Which Big Ten offense was most diverse in 2000s?

Remember when Minnesota was a national haven for top running backs? Or when Michigan mass-produced elite wide receivers nearly every year?

It wasn't that long ago, as Rivals.com reminds us.

Rivals calculated the 1,000-yard rushers, 3,000-yard passers and 1,000-yard receivers for each FBS school in the last decade (2000-09). The goal was to identify the "Diversification Quotient," or the sum total of those three categories. The DQ is used to identify what Rivals calls the most diverse offenses from the last decade of college football. Obviously, there are other ways to go about this, but this is a simple approach that reminds us of how certain teams performed in the last decade.

So who had the Big Ten's most diverse offense? The Michigan Wolverines.

Michigan led the Big Ten and tied for eighth nationally with a Diversification Quotient of 15. The Wolverines had six 1,000-yard rushers, one 3,000-yard passer and eight 1,000-yard receivers.

A few spots down the list are Minnesota and Purdue, which both owned a DQ of 12. The Gophers produced a whopping 10 1,000-yard rushers and two 1,000-yard receivers but no 3,000-yard passers. The Boilers, meanwhile, had six 3,000-yard passers, four 1,000-yard receivers and two 1,000-yard rushers.

Hawaii, Oregon State and Texas Tech led the nation in DQ, though Oregon State was the only team to grade in all three categories. Check out the full national breakdown.

Here's the DQ for each Big Ten team:

Michigan: 15

Minnesota: 12

Purdue: 12

Wisconsin: 10

Northwestern: 9

Michigan State: 9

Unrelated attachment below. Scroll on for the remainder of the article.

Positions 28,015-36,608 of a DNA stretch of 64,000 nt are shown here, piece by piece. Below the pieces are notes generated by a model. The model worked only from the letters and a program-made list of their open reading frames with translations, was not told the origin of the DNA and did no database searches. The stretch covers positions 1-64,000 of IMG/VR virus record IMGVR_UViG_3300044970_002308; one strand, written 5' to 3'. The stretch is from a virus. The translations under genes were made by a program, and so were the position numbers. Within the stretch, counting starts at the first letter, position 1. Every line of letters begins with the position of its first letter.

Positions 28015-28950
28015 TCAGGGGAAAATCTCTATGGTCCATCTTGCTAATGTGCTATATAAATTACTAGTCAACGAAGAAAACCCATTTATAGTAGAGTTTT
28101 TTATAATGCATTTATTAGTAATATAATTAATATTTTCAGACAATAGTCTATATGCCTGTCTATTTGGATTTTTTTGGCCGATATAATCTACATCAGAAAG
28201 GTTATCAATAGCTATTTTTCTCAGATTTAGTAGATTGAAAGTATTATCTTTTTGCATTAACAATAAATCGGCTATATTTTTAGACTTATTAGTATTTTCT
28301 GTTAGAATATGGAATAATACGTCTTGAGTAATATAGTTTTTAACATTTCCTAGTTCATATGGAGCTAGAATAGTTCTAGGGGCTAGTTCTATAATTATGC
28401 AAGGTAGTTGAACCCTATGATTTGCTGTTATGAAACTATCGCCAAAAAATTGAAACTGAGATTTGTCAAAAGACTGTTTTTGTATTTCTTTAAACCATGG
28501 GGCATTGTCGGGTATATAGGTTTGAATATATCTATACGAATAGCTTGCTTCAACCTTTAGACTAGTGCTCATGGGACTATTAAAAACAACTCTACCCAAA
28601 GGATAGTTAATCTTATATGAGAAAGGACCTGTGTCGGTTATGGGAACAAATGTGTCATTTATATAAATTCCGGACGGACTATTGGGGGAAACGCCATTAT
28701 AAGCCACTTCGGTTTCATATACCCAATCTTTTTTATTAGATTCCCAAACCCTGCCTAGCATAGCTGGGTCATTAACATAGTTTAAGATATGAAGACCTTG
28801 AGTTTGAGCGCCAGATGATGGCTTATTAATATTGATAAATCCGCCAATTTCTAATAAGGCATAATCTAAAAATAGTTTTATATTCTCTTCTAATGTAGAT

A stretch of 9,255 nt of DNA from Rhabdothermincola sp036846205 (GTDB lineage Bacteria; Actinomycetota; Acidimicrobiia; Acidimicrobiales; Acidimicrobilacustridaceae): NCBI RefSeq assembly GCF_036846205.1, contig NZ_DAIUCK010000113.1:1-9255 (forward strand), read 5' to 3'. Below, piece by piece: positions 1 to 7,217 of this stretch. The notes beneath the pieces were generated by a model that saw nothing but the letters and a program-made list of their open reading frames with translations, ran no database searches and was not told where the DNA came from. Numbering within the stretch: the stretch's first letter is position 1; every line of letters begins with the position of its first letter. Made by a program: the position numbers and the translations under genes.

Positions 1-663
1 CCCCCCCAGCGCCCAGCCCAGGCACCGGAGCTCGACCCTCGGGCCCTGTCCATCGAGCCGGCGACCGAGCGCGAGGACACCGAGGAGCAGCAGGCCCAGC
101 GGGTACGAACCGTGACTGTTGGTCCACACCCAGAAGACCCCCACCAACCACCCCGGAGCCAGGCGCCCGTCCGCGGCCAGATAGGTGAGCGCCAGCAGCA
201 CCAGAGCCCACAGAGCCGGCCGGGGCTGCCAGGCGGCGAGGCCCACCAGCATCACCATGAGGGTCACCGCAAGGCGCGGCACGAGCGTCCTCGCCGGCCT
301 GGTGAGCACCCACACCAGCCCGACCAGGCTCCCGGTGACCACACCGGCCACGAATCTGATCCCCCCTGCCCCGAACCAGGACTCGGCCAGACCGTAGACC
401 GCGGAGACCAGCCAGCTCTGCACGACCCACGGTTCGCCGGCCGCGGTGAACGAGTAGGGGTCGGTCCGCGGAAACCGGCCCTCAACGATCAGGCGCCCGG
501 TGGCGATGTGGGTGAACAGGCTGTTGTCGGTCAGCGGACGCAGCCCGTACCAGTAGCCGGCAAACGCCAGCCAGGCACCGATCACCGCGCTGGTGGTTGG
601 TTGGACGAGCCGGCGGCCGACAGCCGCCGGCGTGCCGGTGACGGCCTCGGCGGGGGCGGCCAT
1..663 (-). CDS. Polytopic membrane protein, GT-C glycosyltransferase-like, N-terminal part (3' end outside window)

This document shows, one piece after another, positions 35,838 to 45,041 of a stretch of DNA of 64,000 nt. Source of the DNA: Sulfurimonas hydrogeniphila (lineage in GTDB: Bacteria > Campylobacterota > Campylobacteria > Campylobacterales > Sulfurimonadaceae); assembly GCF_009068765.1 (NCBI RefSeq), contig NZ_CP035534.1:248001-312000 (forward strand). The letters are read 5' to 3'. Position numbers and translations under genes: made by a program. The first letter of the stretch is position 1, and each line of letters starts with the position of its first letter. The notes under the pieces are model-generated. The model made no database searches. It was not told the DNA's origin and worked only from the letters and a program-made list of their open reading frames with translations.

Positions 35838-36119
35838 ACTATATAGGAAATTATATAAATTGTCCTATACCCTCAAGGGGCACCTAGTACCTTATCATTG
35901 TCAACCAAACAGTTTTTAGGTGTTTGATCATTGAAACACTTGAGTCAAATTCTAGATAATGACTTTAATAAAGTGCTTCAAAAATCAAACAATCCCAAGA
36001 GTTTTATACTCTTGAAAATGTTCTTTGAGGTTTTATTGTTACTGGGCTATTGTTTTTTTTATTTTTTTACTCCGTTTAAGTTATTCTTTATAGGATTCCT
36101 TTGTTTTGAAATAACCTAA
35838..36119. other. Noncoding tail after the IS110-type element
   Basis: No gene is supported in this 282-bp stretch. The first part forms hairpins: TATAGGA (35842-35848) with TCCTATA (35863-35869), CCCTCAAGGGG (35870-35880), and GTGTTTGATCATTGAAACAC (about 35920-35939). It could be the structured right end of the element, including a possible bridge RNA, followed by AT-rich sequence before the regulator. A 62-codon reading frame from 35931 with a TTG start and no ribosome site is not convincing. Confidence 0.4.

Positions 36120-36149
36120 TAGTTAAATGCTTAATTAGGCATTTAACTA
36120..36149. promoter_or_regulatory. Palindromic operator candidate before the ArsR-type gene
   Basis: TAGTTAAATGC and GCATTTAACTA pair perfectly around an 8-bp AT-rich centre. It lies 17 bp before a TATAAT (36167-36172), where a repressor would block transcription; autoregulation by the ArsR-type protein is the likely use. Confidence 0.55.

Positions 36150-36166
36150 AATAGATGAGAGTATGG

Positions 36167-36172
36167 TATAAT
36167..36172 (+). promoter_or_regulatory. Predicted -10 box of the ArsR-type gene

Ohio State: 7

Penn State: 7

Illinois: 7

Iowa: 7

Indiana: 5

The category breakdown is below. Five Big Ten teams appear in all three categories: Illinois, Indiana, Michigan, Michigan State and Purdue.

My prevailing thought: If this chart doesn't convince you that defense wins in the Big Ten, nothing else will. Ohio State, Penn State and Iowa combined to win or share 10 league championships in the aughts, but all three programs rank near the bottom of the league in DQ.

It's also interesting to think how high Michigan would rank nationally if not for the last two seasons under Rich Rodriguez, when the team lacked a 1,000-yard rusher, a 3,000-yard passer or a 1,000-yard receiver. Minnesota also could have been higher if it had stuck with head coach Glen Mason and didn't switch to the spread offense for 2007-08.

And lastly, how did Minnesota and Michigan State not win more?

Several Big Ten teams also appear among the national leaders for specific categories:

  • Minnesota tied for first in 1,000-yard rushers with 10. Who shared the title? West Virginia, coached mostly by Rodriguez. Wisconsin tied for sixth with eight 1,000-yard rushers, and five Big Ten schools -- Michigan, Iowa, Northwestern, Ohio State and Penn State -- tied for 21st with six 1,000-yard rushers.

  • Purdue tied for third in 3,000-yard passers with six. It's a big reason why the Boilers have so many current NFL quarterbacks.

  • Every Big Ten team produced at least one 1,000-yard rusher in the decade.

  • Northwestern and Penn State were the only Big Ten teams not to produce at least one 1,000-yard receiver

  • Iowa, Minnesota, Wisconsin and Ohio State failed to produce any 3,000-yard passers